Objective: The objective of the study was to study the prescribing patterns of cephalosporins in children following the implementation of Antibiotic Stewardship Program (ASP) in a tertiary care hospital at western India. Methods: This was an observational study of records using data of pre- and post-implementation of ASP. Data were collected from case files of children admitted to pediatric wards in the years 2012 and 2014, respectively. Data were analyzed to find the prescribing pattern of cephalosporin and its appropriateness in relation to ASP program guidelines. Results: Three hundred case files were collected and analyzed (n=150 each from the year 2012 and 2014). The mean age of patients in both years was 6.21 years±5.63 (the year 2012) and 5.88 years±5.88 in (the year 2014). Majority of children, that is, 47.3% were suffering from infectious diseases in the year 2012 while in the year 2014, 38.7% suffered from infectious diseases. Post-implementation of ASP, there was an improvement in the appropriateness of cephalosporin prescribing in terms of prophylactic and empirical treatments. Switch over of parenteral cephalosporins to oral was observed in 54.0% patients in 2012, while in 2014, it was seen in 51.3% of patients. There was a 4.6% rise in prescriptions containing 1st generation cephalosporins. Overall there was a significant impact of ASP in terms of appropriate cephalosporin prescribing (p=0.039). Conclusion: Implementation of ASP and its adherence by pediatricians can improve antibiotic prescribing in children.

Shan-Ul-Haq Siddiqui

Background: Multi-morbid chronic diseases are increasingly placing a greater burden on individuals, communities and health care services. With advancing medical facilities, a growing proportion of the population is surviving longer with multiple chronic diseases. Sepsis is a life threatening infection with multiple organ dysfunctions leading to very high morbidity and mortality. Treating patients with multi-morbidities have always been more difficult when compared to patients with no co-morbid conditions. Hence, data from this study will empower us in exhibiting effective plans in the management of multi-morbidities with sepsis in our region. The study is aimed to determine the association of multi-morbidities with sepsis in adult patients admitted in a tertiary care hospital. Methods: This is a case-control study conducted in the Medicine Wards and Intensive Care Unit of a tertiary care hospital in Karachi during the period of May 2018 to October 2018. Results: In this study, 52 patients were enrolled. The mean age of patients was 59.35 ± 6.17. Socioeconomic Status showed significant association (p-value 0.034). The mean Sequential Organ Failure Assessment (SOFA) Score was 2.13 ± 1.86. The odds ratio of having cancer [OR: 3.10 (0.10 – 80.1), p-value 0.50] and other multimorbidities like rheumatoid arthritis [OR: 3.30 (0.30 – 33.6), p-value 0.32] in cases of sepsis respectively were more than in controls but the data was not statistically significant. The mean length of hospital stay was 4.71 ± 2.08. Conclusion: Despite our study limitations, a strong association of socioeconomic status with cases and controls in admitted patients was seen and among them, the upper income groups were the most. Although, an association of cancers and multimorbidities like rheumatoid arthritis with cases and controls has been identified, it requires to be researched further. Consensus regarding the definition of multimorbidity should be made.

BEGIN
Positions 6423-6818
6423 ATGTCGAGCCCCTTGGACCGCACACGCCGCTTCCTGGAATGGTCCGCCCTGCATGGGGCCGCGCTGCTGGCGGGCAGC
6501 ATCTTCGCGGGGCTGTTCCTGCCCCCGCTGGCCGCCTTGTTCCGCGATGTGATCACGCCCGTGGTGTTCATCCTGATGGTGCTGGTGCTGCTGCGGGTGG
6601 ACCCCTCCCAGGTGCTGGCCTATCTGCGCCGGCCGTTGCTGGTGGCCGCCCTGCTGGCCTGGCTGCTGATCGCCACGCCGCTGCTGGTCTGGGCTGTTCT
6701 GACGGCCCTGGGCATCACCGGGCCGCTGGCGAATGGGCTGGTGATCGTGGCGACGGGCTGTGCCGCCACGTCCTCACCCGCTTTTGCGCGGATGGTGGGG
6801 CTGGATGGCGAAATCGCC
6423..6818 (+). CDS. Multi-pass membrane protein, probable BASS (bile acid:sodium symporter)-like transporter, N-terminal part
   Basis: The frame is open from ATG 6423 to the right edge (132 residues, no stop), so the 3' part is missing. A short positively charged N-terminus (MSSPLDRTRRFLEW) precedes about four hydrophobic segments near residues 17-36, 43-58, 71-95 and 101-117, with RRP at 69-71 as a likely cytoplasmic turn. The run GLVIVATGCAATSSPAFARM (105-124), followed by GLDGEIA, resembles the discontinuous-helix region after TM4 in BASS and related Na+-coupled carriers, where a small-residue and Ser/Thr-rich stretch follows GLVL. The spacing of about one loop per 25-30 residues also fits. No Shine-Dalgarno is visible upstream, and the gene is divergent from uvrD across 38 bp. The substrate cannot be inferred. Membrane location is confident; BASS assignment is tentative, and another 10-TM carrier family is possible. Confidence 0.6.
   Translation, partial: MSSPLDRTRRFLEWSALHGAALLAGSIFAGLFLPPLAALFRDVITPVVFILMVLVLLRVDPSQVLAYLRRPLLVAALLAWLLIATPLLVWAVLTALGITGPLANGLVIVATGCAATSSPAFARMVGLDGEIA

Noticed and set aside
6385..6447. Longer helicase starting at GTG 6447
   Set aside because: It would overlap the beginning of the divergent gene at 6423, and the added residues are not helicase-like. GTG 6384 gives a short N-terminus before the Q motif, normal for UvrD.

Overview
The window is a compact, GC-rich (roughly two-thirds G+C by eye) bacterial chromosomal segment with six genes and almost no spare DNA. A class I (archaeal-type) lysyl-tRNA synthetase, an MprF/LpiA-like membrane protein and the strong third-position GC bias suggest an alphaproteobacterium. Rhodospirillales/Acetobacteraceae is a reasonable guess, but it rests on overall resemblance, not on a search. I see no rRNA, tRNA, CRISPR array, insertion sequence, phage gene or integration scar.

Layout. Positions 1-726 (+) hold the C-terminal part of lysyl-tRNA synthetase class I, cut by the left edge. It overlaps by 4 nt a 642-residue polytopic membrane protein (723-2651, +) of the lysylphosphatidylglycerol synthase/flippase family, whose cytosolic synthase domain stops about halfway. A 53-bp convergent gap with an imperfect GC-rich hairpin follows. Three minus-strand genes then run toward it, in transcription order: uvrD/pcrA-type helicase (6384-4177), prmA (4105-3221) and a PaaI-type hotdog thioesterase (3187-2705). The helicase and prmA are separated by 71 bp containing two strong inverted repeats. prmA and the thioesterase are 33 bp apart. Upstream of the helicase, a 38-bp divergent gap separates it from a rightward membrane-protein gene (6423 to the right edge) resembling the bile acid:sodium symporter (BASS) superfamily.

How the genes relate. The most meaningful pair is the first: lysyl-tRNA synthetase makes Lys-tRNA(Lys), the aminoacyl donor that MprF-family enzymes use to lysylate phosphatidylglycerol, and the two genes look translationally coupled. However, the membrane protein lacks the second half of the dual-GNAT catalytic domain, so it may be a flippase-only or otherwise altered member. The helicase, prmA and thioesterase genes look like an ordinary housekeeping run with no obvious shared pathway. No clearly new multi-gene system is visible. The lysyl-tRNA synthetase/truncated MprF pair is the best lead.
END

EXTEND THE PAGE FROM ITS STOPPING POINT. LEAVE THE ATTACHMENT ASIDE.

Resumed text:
BMJ Open ◽  
2019 ◽  
Vol 9 (1) ◽  
pp. e025299
Udagedara Mudiyanselage Jayami Esha Samaranayake ◽  
Yasith Mathangasinghe ◽  
Anura Sarath Kumara Banagala